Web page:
A vector database divides the vectors equally into shards, searches each shard, and combines the results from all the shards at the end to determine the best match. Often, it will use Kubernetes and grant each shard its own Kubernetes pod with at least one CPU and some RAM. The pods work in parallel to search the vectors.

As a result, you get the answer in just a little over the time it takes one pod to search one shard. Have 20M vectors? Use 20 pods and get results in the time it takes one pod to search 1M vectors or use 40 pods (500K vectors per shard) to get results even faster. There is more to it, but put simply, fewer vectors per pod lower query latency and allow you to search as many as billions of vectors in a reasonable amount of time.

Shard Router

4. Replication

Vector databases need to handle many requests gracefully. Shards allow it to employ many pods in parallel to perform a vector search faster. But what if you need to perform many different vector searches at the same time or in rapid succession? Even speedy vector searches will get backed up if new requests are coming in fast enough. Enter replicas.

As their name implies, replicas replicate the whole set of pods to handle more requests in parallel. If we think back to our names-in-buckets analogy, this is like creating a copy of the ten buckets and asking another ten friends to handle any new matching request. Suppose ten pods can search 10M vectors in 100 ms. If you issue one request a second, you’re good. If you issue 20 different requests every second, you need backup. Add a replica (ten more pods in this case) to keep up with the demand.

Replicas also improve availability. Machines fail — it’s a fact of life. A vector database needs to bring pods back up as quickly as possible after a failure. But “as quickly as possible” isn’t always quick enough. Ideally, it needs to handle failures immediately without missing a beat. Cloud providers offer so-called availability zones that are highly unlikely to fail simultaneously.

The vector database can spread replicas to different availability zones to ensure high availability. But you, the user, have a part to play here, too — you need to have multiple replicas and replica capacity, such that fewer replicas can handle the query load with acceptable latency in the case of a failure.

5. Hybrid Storage

Vector searches typically run completely in-memory (RAM). For companies with over a billion items in their catalog, the memory costs alone could make vector search too expensive to consider. Some vector search libraries have the option to store everything on disk, but this could come at the expense of search latencies becoming unacceptably high.

In a hybrid storage configuration, a compressed vector index is stored in memory, and the original, full-resolution vector index is stored on disk. The in-memory index is for locating a small set of candidates to search within the complete index on disk. This method provides fast and accurate search results yet cuts infrastructure costs by up to 10x.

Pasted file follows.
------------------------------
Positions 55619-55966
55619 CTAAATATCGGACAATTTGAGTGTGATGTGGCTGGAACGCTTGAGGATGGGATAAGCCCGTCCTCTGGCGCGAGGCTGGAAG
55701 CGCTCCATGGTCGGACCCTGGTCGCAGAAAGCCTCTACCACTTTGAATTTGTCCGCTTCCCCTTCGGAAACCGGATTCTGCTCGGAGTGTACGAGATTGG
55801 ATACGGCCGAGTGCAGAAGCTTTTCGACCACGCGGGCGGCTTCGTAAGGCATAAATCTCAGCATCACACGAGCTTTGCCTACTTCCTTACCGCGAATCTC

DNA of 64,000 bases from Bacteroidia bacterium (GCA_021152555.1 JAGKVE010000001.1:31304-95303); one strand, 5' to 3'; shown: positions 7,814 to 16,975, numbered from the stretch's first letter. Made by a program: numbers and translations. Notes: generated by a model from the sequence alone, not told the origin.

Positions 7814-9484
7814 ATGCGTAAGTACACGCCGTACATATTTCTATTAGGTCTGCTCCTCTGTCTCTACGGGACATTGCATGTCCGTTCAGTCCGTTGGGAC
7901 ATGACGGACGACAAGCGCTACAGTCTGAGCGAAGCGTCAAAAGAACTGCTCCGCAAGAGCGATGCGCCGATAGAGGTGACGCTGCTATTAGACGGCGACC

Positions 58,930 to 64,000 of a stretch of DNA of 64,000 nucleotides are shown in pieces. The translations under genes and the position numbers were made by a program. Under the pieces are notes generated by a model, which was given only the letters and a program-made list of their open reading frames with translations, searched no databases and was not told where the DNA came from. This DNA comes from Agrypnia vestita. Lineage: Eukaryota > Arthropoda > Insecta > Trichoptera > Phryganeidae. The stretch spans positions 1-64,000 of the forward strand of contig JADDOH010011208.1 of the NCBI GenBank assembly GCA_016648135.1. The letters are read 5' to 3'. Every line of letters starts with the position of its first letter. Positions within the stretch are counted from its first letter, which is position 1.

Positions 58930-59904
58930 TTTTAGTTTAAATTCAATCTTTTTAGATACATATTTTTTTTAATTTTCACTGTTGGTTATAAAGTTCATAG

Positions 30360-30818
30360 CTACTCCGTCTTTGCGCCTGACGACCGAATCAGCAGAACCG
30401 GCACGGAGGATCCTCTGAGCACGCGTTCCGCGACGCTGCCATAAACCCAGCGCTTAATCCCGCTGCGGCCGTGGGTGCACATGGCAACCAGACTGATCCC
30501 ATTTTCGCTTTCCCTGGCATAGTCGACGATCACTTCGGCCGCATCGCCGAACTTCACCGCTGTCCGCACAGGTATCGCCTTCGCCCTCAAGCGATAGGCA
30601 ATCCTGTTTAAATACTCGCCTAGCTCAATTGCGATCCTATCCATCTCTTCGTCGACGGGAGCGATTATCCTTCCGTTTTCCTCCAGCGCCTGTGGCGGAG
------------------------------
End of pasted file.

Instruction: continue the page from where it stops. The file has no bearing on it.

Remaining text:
Hybrid storage allows you to store more vectors across the same data footprint, lowering the cost of operating your vector database by improving overall storage capacity without negatively impacting database performance.

6. API

Vector databases should take the burden of building and maintaining vector search capability away from developers so they can focus on making their applications the best they can be. An API makes it easy for developers to use or manage the vector database from any other application.

The application makes API calls to the vector database to perform an action such as upserting vectors into the database, retrieving query results, or deleting vectors.

REST APIs add flexibility by initiating the functionality of the vector database from any environment that can make HTTPS calls. Developers may also access it directly through clients using languages like Python, Java, and Go.

Getting Started with Vector Databases

Combined with machine learning transformer models, vector databases offer a more intuitive way to find similar objects, answer complex questions, and understand the hidden context of complex data.

So how should you get started?

Learn More about Vector Databases

Visit the Pinecone learning center and read more about key concepts, including vector embeddings, vector indexes, and NLP for semantic search. Here are some of the most popular topics:

  • Sentence Transformers: Meanings in Disguise - This guide discusses core techniques for converting text and documents into vector embeddings and details some of the most popular NLP embedding models.

  • The Missing WHERE Clause in Vector Search - This article explains two common methods for adding metadata filters to vector search, and explores their limitations. Then, we cover how Single-Stage Filtering bridges some of these gaps.

  • Nearest Neighbor Indexes for Similarity Search - This article explores the pros and cons of some of the most important indexes including Flat, LSH, HNSW, and IVF. It also gives tips for deciding which to use and the impact of parameters in each index.

Launch Your First Vector Database

Once you have your vector embeddings, you’ll need a vector database to index, store, and retrieve them.

Create an account and launch your first vector database.

With Pinecone, you can do this in just a few minutes. Pinecone is a fully managed vector database that makes it easy to add vector search to production applications. It combines vector search libraries, capabilities such as filtering, and distributed infrastructure to provide high performance and reliability at any scale.

What will you build?

Upgrade your search or recommendation systems with just a few lines of code, or contact us for help.